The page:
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Balancing act

Offshore investment For investors seeking more equilibrium in their portfolios amid recent market volatility, Prudential UK international development manager James Tothill suggests some more balanced approaches for advisers to consider

The past couple of months have been a sobering time and have caused many investors to reassess their appetite for risk.

On the back of som very strong growth seen in many markets in recent years, these corrections are not altogether surprising but it is a mixed picture.

Investors in some emerging markets funds have values that are still higher than their 2006 starting prices. The one thing all these markets do have in common is volatility. For any clients seeking a more balanced approach to investments, there are a number of routes they could take.

One of the winning sectors in the offshore market over the last few years has been deferred distribution funds. This is a concept that some advisers have turned to as they have shunned with-profits.

In the UK, distribution funds have often fared well in difficult market conditions, due mainly to their diversification. In the offshore environment, the income can be reinvested into accumulation units but clearly the income underpin is part of the attraction of these investments.

Some providers have now created these funds in multi-currency options, with the underlying assets being held in the base currency of the fund. The fact that the fund will not produce a natural income should not cause a problem as one of the features of an offshore bond is that it is a non-income-producing asset.

Managed defensive funds are a newer concept than distribution funds and have also proved popular in the UK. These allow a fund provider to leverage off its strength in asset allocation and give the manager more scope to manage the fund actively in a way that many distribution fund managers cannot. The objective of these funds is to aim for capital preservation while giving the manager freedom to invest where they see greatest opportunity.

The offshore managed fund sector is fragmented in terms of providers and it is not easy to find a mainstream manager with a similar fund offering across the three main currencies of sterling, the dollar and the euro. This range of funds should be attractive to a number of adviser markets. The concept is predominantly lower risk, offering packaged investment solutions.

Manager of managers is now a well developed market. Unfettered fund of fund sales in 2005 were 2bn and, according to the Investment Management Association, there was 10.2bn under management by the end of the year.

Fund of fund managers can make a team of dedicated experts available for advisers’ clients. They will use both qualitative and quantitative methods to check and monitor the performance and management of funds held within the portfolio.

One of the main drivers of performance on all diversified funds is asset allocation and a strong track record in this area will be important.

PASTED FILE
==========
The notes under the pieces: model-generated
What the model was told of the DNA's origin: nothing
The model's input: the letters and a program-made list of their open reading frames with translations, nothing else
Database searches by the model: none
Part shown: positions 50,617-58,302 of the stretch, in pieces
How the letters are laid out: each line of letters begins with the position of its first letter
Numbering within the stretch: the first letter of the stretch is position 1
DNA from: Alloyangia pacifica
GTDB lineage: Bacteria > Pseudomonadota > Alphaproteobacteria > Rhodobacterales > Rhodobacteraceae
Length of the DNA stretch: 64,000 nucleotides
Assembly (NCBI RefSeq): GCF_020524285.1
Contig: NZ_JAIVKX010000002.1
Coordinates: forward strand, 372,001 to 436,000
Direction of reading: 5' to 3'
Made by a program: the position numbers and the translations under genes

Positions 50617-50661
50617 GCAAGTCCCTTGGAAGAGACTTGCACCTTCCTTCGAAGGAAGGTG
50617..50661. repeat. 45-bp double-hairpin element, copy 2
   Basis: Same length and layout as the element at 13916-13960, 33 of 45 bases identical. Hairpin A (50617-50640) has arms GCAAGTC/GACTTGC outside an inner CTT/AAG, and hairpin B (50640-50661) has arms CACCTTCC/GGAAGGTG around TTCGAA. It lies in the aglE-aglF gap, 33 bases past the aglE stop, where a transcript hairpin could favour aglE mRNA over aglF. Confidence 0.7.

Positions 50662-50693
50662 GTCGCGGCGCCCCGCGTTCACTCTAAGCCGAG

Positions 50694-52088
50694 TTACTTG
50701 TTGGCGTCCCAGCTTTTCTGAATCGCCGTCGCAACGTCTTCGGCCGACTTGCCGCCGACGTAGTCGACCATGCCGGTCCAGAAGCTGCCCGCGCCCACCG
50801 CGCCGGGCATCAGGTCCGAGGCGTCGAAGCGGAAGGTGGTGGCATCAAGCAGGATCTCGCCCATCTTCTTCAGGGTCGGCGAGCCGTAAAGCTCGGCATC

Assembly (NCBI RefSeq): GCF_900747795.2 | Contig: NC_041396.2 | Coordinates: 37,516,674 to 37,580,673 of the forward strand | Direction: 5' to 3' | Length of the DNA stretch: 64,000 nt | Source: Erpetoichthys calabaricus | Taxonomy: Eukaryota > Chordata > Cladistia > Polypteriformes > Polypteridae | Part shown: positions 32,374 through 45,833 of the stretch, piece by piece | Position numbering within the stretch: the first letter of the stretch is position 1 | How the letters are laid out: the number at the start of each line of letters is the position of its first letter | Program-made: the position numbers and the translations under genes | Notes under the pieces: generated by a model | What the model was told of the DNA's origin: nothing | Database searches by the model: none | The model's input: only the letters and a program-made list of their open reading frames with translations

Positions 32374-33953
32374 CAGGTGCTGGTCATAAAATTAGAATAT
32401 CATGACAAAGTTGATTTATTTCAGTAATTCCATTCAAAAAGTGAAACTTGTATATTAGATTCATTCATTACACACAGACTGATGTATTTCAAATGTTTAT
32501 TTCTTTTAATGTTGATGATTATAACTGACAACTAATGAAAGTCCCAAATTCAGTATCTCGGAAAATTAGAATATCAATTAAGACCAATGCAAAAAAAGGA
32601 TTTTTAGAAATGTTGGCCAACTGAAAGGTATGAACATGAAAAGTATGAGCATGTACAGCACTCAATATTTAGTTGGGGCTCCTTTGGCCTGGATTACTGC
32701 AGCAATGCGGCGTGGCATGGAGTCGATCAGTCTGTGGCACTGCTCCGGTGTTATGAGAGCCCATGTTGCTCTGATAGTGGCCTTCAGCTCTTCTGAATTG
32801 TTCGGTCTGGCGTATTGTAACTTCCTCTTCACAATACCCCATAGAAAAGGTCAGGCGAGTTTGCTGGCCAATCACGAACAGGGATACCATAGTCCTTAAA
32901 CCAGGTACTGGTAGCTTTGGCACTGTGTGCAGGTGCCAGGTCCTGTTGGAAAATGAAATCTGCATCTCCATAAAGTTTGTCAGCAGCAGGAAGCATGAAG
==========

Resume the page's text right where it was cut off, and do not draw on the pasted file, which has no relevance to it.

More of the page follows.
Increased performance can be added by selecting well managed funds within the desired sectors.

There are also a number of manager of manager propositions available within offshore bonds. Different from fund of funds, the investment mandates for particular sectors within the fund are given directly to fund managers to run.

Many advisers are now using discretionary manager agreements which are normally associated with the higher-net-worth end of the market. This is where an adviser can utilise a discretionary manager within a tax wrapper. Through this model, the client can have a bespoke portfolio of collectives with their own portfolio manager assigned to them to give an ongoing relationship.

The offshore bond can be a particularly attractive route where capital gains tax allowances for a UK investor are already being fully utilised or where there may be a tax benefit because of international tax planning. Most major stockbrokers are seeing opportunities to enhance their clients’tax position while maintaining control of the assets under management.

However, customers need to be aware of the following when looking at investing offshore. Particular attention needs to be paid to the total expense ratios on funds they are buying. Surveys have revealed that, on average, charges on offshore funds tend to be higher than those on onshore funds.

This is due to a variety of reasons, such as the cost of operating funds, which may be less efficient from a tax perspective, and this is ultimately passed on to the investor.

Another issue that can cause confusion is where a fund management company has an offshore version of a popular UK fund. Investors need to compare the funds carefully as often the risk profile is different. Although the objective of the fund in the brochure is the same, the fund may have fewer holdings, higher charges or be run in a different way, usually more aggressive.

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